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The Gambia (officially The Gambia or Republic of The Gambia) is a republic in West Africa, located on the banks of the Gambia River. With the exception of a short stretch of coastline at the mouth of the river into the Atlantic Ocean, The Gambia is completely surrounded by the state of Senegal. With a total area of about 11,000 square kilometres, the country is the smallest state on the African mainland. The Gambia has around 2.05 million inhabitants (as of July 2017). Its largest urban area is the Kombo-St. Mary Area, and its capital is Banjul.
The Gambia is a republic under President Adama Barrow. On 12 December 2015, then President Yahya Jammeh declared The Gambia an Islamic state. The young Lieutenant Jammeh came to power in 1994 through a military but largely bloodless coup d'état that arose out of a protest by soldiers over late payouts of soldiers' salaries. He announced at the time that he intended to rule alone until at least 1998. Nevertheless, elections were held again in 1996, from which Jammeh emerged as the clear winner. A new constitution was introduced in 1997.
In fact, the years from 1996 to 2000 were marked by a certain stability and economic upswing. In 2000, at least 14 people were killed in a street battle between student demonstrators and police, according to Amnesty International. Schools were temporarily closed, patrols dominated the cityscape at night.
On 16 December 2004, Deyda Hydara, a journalist critical of the government, was murdered. He had previously denounced the new media law, according to which journalists can be sentenced to at least six months in prison for writing a "defamatory article", such as defamation, publishing inflammatory articles. Four days after the crime, hundreds of journalists protested against Hydara's murder and for the preservation of press freedom.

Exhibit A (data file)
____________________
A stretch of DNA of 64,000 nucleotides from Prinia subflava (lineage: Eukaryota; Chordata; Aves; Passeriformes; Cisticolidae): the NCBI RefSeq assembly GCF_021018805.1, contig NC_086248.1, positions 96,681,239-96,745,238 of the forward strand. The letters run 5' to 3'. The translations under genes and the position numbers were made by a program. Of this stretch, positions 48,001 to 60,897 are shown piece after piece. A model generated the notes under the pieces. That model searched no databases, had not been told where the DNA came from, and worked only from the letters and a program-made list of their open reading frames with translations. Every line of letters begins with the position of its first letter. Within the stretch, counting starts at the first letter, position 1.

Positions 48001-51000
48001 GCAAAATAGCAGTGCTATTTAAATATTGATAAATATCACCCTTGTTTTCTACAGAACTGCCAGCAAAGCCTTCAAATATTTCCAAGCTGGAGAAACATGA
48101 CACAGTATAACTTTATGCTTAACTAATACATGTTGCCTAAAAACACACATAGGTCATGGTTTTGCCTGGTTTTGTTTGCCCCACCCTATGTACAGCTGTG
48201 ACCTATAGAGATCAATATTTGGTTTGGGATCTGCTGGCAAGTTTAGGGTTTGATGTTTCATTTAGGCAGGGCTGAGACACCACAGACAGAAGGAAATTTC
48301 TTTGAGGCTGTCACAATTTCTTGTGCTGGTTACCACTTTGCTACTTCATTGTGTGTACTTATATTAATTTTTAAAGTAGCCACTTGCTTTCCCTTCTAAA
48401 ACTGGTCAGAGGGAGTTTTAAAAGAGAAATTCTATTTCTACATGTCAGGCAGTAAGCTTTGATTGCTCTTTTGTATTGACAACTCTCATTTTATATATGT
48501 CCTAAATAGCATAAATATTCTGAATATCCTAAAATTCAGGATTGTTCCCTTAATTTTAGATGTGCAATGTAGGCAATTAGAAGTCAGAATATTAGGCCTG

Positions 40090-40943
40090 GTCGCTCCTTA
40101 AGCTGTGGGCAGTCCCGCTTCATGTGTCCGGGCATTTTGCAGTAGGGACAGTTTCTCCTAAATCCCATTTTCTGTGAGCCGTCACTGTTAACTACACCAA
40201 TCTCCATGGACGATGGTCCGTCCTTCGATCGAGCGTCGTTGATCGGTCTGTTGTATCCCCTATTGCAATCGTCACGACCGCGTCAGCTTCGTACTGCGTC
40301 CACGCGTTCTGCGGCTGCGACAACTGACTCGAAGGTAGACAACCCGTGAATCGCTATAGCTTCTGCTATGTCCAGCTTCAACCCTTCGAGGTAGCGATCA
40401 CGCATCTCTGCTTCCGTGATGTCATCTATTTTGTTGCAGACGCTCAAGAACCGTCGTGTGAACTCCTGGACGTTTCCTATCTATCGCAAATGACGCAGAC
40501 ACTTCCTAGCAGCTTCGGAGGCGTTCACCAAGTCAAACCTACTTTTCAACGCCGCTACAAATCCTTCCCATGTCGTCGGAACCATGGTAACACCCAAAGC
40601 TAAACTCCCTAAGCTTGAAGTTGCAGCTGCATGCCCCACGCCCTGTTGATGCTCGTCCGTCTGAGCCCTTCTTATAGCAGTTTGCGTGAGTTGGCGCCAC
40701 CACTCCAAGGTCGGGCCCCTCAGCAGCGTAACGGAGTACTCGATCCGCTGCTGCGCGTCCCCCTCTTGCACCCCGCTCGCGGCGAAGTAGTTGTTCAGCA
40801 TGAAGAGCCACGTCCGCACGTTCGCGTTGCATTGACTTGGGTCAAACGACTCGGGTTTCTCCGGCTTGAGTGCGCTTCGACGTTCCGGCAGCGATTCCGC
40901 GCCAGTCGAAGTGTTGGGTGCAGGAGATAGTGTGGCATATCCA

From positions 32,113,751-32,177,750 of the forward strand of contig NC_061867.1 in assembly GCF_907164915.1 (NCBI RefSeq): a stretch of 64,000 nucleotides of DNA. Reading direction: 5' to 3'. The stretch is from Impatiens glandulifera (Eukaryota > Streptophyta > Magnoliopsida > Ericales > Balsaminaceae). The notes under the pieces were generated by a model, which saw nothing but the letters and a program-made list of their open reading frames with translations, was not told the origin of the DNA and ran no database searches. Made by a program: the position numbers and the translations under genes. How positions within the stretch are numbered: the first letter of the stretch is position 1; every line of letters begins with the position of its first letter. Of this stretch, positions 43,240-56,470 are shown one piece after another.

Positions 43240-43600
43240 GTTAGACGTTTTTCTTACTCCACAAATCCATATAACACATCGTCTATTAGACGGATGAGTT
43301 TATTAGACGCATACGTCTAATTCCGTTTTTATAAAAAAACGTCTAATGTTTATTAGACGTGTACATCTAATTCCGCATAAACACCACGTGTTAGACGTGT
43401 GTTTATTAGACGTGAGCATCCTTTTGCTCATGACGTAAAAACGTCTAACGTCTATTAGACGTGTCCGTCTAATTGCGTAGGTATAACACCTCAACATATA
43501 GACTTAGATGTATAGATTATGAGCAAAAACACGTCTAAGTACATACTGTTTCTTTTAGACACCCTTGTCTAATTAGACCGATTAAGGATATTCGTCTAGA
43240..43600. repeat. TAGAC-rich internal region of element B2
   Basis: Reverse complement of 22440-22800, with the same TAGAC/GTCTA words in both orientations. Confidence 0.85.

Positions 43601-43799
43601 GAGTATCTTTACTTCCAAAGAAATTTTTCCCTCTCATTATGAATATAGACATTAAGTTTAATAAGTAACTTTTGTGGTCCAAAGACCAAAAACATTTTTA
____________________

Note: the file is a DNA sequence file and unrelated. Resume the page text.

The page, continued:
In 2011, opponents of the regime in the diaspora, mainly in the US and the UK, founded the Coalition for Change, which sees itself as an opposition political and civil rights movement. One of the founders was the country's former Minister of Information, Amadou Scattred Janneh, who also holds US citizenship and worked in the US Embassy in The Gambia until his appointment as Minister in 2003. In 2011 he was imprisoned, but released in 2012 under pressure from American civil rights activists.
On 23 August 2012, nine political prisoners on death row were summarily shot. These were the first "official" executions in The Gambia in 30 years. Since 2014, there have been increasing reports of massive human rights violations, including torture, extrajudicial executions and the persecution of homosexuals. President Yahya Jammeh called homosexuals "vermin" who should be "killed like mosquitoes". He went on to say that they were "more dangerous than tsunamis and earthquakes" and that he would "cut the necks of homosexuals with his own hands". The EU and the USA froze their economic support programmes for Gambia.
In the presidential elections on 1 December 2016, President Yahya Jammeh was voted out of office after 22 years in office, having previously threatened the opposition with death. During the election campaign, there were numerous arrests and prison sentences.